AMD on Tuesday announced that it had acquired millimeter wave radio-related intellectual property and key engineers from Nitero. Nitero specialized in radio technology for the 60 GHz range, which is expected to be the basis of a number of short range wireless standards.
AMD indicated that they purchased Nitero in order to focus on developing the necessary technology to wirelessly connect AR and VR headsets to host PCs, thus improving AR/VR experience. Though more broadly speaking, Nitero’s low-latency 60 GHz wireless interface in general can be used in various ways to connect different devices, and owning such an IP may be important for AMD’s patent portfolio.
Current-generation VR headsets connect to PCs using HDMI interface, which is very convenient, but which naturally reduces freedom of movements and sometimes adds certain complications. Since VR headsets are just head-mounted displays with audio, usage of HDMI is just natural because the interface has enough bandwidth for high-resolution high-framerate graphics and because the software stack is already here — OSes, drivers, applications “understand” what HDMI is. Moreover, with 10.2 Gbps raw throughput (8.1 Gbps with 8b/10b overhead removed), the HDMI 1.4 provides enough bandwidth for 2160×1200 at 90 Hz resolution offered by the HTC Vive and the Oculus Rift.
Meanwhile cables sometimes negatively affect VR/AR experiences and even usage models. A number of companies (DisplayLink, TPCast, Nitero etc.) have been trying to use the millimeter wave radio technology to build wireless VR headsets and some of them even demonstrated their devices at MWC 2017 earlier this year. It is not completely clear whether the 60 GHz radio used by the three aforementioned companies is compliant with the WiGig (802.11ad) specification, but Nitero is known for its WiGig chips for mobiles.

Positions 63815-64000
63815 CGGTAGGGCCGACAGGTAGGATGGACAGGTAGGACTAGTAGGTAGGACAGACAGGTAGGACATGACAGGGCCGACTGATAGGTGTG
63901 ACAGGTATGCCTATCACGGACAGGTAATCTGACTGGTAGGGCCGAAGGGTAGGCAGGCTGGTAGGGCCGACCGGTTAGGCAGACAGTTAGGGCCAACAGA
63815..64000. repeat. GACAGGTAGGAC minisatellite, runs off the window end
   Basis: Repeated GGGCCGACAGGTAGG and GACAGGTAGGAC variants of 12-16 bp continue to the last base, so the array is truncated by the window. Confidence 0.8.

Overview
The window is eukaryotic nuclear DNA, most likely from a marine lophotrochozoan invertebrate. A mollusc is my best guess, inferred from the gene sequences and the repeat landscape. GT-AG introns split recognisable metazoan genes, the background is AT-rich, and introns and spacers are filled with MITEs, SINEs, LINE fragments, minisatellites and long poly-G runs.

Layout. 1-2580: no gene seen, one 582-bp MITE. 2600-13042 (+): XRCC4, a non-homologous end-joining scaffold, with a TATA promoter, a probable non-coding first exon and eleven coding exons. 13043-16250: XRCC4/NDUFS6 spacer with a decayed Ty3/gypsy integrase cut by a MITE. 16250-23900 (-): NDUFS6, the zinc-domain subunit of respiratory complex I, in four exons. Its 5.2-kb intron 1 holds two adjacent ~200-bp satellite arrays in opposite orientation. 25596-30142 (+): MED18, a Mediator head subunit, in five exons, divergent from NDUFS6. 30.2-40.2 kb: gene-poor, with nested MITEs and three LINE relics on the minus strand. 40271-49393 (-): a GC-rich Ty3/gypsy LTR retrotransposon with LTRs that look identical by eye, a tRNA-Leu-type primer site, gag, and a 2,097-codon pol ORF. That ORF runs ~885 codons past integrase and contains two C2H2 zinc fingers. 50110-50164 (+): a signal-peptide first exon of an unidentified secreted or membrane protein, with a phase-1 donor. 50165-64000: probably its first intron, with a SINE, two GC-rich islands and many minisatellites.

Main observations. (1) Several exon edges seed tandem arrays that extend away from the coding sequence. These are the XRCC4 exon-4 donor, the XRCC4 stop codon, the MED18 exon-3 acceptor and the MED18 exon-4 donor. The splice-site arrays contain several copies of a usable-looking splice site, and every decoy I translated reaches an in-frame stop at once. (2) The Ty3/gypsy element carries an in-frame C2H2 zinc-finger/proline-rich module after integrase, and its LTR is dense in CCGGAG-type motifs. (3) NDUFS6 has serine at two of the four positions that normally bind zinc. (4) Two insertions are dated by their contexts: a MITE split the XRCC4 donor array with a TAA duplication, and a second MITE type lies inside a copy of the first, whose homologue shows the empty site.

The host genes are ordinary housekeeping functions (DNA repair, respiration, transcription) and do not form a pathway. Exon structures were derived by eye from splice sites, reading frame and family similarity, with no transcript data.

At present, WiGig is used for wireless docking stations and provides ~7 Gbps of bandwidth, which is enough for transmission of documents or files, but is barely enough even for current-gen VR headsets (not to mention input lag). Nonetheless, it is important to start from something and it appears that AMD is betting on Nitero’s technologies. Just to add perspective, the WirelessHD 1.1 standard designed by Silicon Image supports up to 28 Gbps data transmission rate — that is comparable to DP 1.4 and is enough for 4Kp120 with compression (or 8Kp60), so 60 GHz radios can scale very well.
AMD said that Nitero had created a phased-array beamforming millimeter wave chip that can enable “multi-gigabit transmit performance with low latency” for VR headsets without line-of-sight requirements associated with some other implementations of millimeter wave radio technologies, which suits wearables very well. AMD is not disclosing exactly what they intend to do with the IP beyond further developing it for VR/AR, so it’s not clear at this time whether they intend develop their own products from it. AMD could further develop the IP and then license it out for partners to build the final products, or design the chips themselves and sell that to partners as part of a reference kit. There’s also the possibility of integrating the IP into their other products, though the extreme short range nature of 60 GHz wireless does pose some unique challenges to applications that aren’t line-of-sight.
So far, wireless display technologies (apart from Miracast) have not really taken off due to various reasons. But since so many companies are working on such technologies based on 60 GHz radio, the prospects of its millimeter wave radio IP here may be considerably more promising for AMD if it manages to popularize the standard first among developers of VR headsets and then among makers of displays.
Putting our speculations aside, the only thing that AMD shares now is that the Nitero acquisition is a long-term investment that could enable the company to create more immersive computing experiences.